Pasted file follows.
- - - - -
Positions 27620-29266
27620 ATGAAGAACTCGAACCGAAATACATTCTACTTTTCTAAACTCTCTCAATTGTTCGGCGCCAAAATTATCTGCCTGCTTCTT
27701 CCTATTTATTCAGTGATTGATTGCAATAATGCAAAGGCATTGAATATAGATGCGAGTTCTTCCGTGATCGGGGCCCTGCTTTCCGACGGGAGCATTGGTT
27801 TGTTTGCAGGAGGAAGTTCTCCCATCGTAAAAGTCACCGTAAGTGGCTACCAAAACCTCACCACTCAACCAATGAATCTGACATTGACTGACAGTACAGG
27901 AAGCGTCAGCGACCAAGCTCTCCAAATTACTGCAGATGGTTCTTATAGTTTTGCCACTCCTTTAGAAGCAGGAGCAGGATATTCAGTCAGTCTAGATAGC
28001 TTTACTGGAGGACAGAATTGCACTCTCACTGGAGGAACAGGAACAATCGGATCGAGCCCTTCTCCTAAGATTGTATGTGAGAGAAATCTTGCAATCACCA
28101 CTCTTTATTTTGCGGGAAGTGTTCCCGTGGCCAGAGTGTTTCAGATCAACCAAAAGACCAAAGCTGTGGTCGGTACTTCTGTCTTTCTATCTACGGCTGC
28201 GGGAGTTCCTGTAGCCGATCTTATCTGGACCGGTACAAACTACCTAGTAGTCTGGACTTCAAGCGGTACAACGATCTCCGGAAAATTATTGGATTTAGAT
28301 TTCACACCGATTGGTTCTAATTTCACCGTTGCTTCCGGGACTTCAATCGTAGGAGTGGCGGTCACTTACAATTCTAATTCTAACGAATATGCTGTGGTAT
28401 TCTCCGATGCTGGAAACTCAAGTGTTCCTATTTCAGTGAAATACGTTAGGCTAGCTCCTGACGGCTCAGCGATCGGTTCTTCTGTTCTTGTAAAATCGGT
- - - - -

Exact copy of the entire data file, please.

Positions 27620-29266
27620 ATGAAGAACTCGAACCGAAATACATTCTACTTTTCTAAACTCTCTCAATTGTTCGGCGCCAAAATTATCTGCCTGCTTCTT
27701 CCTATTTATTCAGTGATTGATTGCAATAATGCAAAGGCATTGAATATAGATGCGAGTTCTTCCGTGATCGGGGCCCTGCTTTCCGACGGGAGCATTGGTT
27801 TGTTTGCAGGAGGAAGTTCTCCCATCGTAAAAGTCACCGTAAGTGGCTACCAAAACCTCACCACTCAACCAATGAATCTGACATTGACTGACAGTACAGG
27901 AAGCGTCAGCGACCAAGCTCTCCAAATTACTGCAGATGGTTCTTATAGTTTTGCCACTCCTTTAGAAGCAGGAGCAGGATATTCAGTCAGTCTAGATAGC
28001 TTTACTGGAGGACAGAATTGCACTCTCACTGGAGGAACAGGAACAATCGGATCGAGCCCTTCTCCTAAGATTGTATGTGAGAGAAATCTTGCAATCACCA
28101 CTCTTTATTTTGCGGGAAGTGTTCCCGTGGCCAGAGTGTTTCAGATCAACCAAAAGACCAAAGCTGTGGTCGGTACTTCTGTCTTTCTATCTACGGCTGC
28201 GGGAGTTCCTGTAGCCGATCTTATCTGGACCGGTACAAACTACCTAGTAGTCTGGACTTCAAGCGGTACAACGATCTCCGGAAAATTATTGGATTTAGAT
28301 TTCACACCGATTGGTTCTAATTTCACCGTTGCTTCCGGGACTTCAATCGTAGGAGTGGCGGTCACTTACAATTCTAATTCTAACGAATATGCTGTGGTAT
28401 TCTCCGATGCTGGAAACTCAAGTGTTCCTATTTCAGTGAAATACGTTAGGCTAGCTCCTGACGGCTCAGCGATCGGTTCTTCTGTTCTTGTAAAATCGGT